A. You can grow one tomato plant and have fruit. Tomatoes do not require another plant for cross pollination. They do, however, have heavier fruit set with help from external forces.

Tomatoes need help from bees, especially sonicating bees (vibrating wing muscles that cause the entire flower to shake), or from wind or other mechanical shaking to produce a truly heavy crop. For many years, greenhouse growers employed humans with electric vibrators (one brand name Electric Bee) to accomplish pollination. Today, these have been mostly replaced with cultured bumblebees, which do it more efficiently and cheaply.

Several larvae feed on Indiana peaches. Let’s consider two of the most common. There are several generations of the Oriental fruit moth during a growing season. The first tunnels into the end of peach twigs, causing them to wilt and die. Later generations feed on fruit and twigs. Larvae commonly bore right to the center of the fruit and feed around the pit. This can cause the fruit to drop. The wounds often exude a gummy substance, and the area around the wound rots. Damaged fruits that remain on the tree are distorted. Occasionally, the larva may tunnel into the fruit through the stem. In such instances, there may not be any apparent evidence of how the larvae entered the fruit after it is harvested.

Pheromone traps are available for this insect to monitor moth activity and effectively time sprays. Traps are placed in the inside of the tree at eye level or higher, just before bloom. For backyard trees, a single trap can be used, and an insecticide treatment is made at petal fall if the insect is detected. Commercially, sprays for the first generation should be applied six days after peak flight, which coincides with peak egg laying. This often coincides with the time for plum curculio control. Sprays for the second and third generations need to be applied three days after peak flight.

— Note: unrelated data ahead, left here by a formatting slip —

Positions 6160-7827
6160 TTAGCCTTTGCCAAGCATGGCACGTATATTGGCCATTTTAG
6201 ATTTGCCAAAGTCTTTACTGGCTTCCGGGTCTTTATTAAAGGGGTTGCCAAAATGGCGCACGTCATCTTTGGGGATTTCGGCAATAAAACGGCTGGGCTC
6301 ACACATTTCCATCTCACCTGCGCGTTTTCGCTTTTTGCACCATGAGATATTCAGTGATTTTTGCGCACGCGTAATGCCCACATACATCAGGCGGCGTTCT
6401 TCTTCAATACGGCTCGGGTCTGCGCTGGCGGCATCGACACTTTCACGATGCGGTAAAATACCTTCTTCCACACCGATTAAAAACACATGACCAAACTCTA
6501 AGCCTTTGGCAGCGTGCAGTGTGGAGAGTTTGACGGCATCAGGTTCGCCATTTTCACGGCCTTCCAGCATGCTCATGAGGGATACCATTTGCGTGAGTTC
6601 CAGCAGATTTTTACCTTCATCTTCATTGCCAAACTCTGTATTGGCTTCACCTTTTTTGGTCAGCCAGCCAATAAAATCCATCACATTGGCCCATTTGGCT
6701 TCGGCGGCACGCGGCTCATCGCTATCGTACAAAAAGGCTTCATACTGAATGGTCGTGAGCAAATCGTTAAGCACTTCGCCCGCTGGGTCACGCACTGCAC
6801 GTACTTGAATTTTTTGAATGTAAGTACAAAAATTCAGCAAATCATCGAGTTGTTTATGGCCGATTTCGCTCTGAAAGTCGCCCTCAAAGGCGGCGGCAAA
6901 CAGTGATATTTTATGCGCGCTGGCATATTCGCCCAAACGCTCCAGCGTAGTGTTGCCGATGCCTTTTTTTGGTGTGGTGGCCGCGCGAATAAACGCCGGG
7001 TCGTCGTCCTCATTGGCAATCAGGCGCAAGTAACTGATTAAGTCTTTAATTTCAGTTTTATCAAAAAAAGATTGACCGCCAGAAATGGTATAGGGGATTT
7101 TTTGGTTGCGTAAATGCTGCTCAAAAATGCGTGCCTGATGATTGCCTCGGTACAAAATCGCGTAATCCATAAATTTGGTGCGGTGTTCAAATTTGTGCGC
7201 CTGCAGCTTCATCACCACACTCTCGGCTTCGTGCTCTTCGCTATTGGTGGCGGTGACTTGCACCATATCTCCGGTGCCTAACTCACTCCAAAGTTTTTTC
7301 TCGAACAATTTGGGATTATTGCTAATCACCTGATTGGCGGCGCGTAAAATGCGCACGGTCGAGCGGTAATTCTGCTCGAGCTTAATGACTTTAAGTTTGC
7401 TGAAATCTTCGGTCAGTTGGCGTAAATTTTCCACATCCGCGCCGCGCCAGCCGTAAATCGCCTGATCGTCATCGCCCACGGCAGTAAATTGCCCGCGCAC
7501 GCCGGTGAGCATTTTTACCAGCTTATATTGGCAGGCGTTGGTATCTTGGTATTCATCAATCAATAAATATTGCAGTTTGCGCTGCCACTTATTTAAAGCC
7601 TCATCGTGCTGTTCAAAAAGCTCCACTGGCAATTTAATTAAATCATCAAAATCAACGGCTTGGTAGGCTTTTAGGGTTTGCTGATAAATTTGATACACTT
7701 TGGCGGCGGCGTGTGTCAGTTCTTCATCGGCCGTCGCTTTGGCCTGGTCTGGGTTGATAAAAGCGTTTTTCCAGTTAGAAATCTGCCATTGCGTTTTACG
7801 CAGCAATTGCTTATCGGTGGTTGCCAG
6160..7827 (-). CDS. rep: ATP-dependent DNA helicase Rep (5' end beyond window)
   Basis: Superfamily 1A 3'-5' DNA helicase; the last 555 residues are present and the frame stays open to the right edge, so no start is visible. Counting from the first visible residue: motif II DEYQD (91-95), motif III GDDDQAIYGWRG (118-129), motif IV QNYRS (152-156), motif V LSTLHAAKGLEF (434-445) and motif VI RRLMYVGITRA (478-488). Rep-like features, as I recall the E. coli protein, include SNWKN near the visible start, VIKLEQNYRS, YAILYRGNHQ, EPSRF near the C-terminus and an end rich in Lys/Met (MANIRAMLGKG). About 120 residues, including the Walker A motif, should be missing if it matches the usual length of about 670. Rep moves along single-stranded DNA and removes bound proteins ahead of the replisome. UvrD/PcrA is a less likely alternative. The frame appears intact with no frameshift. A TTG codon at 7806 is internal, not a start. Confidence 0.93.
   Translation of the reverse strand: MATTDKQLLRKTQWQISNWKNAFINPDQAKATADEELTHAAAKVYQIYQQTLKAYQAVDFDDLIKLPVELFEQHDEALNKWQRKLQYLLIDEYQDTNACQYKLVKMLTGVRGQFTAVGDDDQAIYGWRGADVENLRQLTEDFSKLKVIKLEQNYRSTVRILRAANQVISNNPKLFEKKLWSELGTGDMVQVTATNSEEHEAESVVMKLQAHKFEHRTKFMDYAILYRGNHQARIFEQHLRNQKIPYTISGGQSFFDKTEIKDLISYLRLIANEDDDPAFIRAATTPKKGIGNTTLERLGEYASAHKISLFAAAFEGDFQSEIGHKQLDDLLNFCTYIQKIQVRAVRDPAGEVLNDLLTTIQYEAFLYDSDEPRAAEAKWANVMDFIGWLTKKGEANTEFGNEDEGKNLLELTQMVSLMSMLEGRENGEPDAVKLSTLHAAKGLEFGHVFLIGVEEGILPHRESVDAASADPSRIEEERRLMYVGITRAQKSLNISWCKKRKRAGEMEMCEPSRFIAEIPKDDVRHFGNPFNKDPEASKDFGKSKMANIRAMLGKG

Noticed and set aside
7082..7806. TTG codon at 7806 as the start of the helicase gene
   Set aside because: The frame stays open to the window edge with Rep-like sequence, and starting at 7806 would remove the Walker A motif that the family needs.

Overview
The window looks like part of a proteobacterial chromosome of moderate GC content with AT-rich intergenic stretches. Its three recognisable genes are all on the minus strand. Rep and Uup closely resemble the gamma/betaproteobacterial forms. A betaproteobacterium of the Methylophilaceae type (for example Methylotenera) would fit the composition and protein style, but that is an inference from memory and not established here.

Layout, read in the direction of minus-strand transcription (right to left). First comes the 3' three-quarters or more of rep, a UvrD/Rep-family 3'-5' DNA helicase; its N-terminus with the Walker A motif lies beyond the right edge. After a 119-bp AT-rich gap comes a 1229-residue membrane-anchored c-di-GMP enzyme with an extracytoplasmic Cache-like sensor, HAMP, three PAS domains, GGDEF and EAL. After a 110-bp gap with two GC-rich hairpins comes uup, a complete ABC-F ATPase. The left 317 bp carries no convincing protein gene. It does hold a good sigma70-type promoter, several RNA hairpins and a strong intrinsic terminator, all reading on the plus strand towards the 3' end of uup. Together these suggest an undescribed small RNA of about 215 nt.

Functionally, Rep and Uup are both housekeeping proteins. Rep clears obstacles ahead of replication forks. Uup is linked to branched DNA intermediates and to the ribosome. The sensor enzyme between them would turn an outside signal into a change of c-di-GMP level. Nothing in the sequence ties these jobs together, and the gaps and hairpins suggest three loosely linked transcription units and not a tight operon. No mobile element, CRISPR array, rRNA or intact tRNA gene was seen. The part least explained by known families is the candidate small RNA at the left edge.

Depending on the anticipated harvest date for the fruit, sprays for the third generation may need to be adjusted or omitted in order to meet the necessary preharvest interval requirements for certain insecticides.

The female plum curculio, the most common larvae found in Indiana peaches, cuts a hole in the fruit with her mouthparts and hollows out a small cavity, then turns and deposits an egg in the cavity. She then cuts a crescent -shaped silt, which extends beneath the egg so as to leave the egg in a flap of flesh. Injury will appear as a one-eighth-inch crescent-shaped cut on the fruit.

This prevents the egg from being crushed by the rapidly developing fruit. After about five days, the larvae will hatch and burrow into the fruit. The larva is a legless, grayish-white grub with a brown head. Its length will be about one-third inch when full grown.

When the larvae are fully developed, they will leave the fruit through clean exit holes. No frass or webbing will be evident. See the answer above for control measures.

Published in the December 14, 2005 issue of Farm World.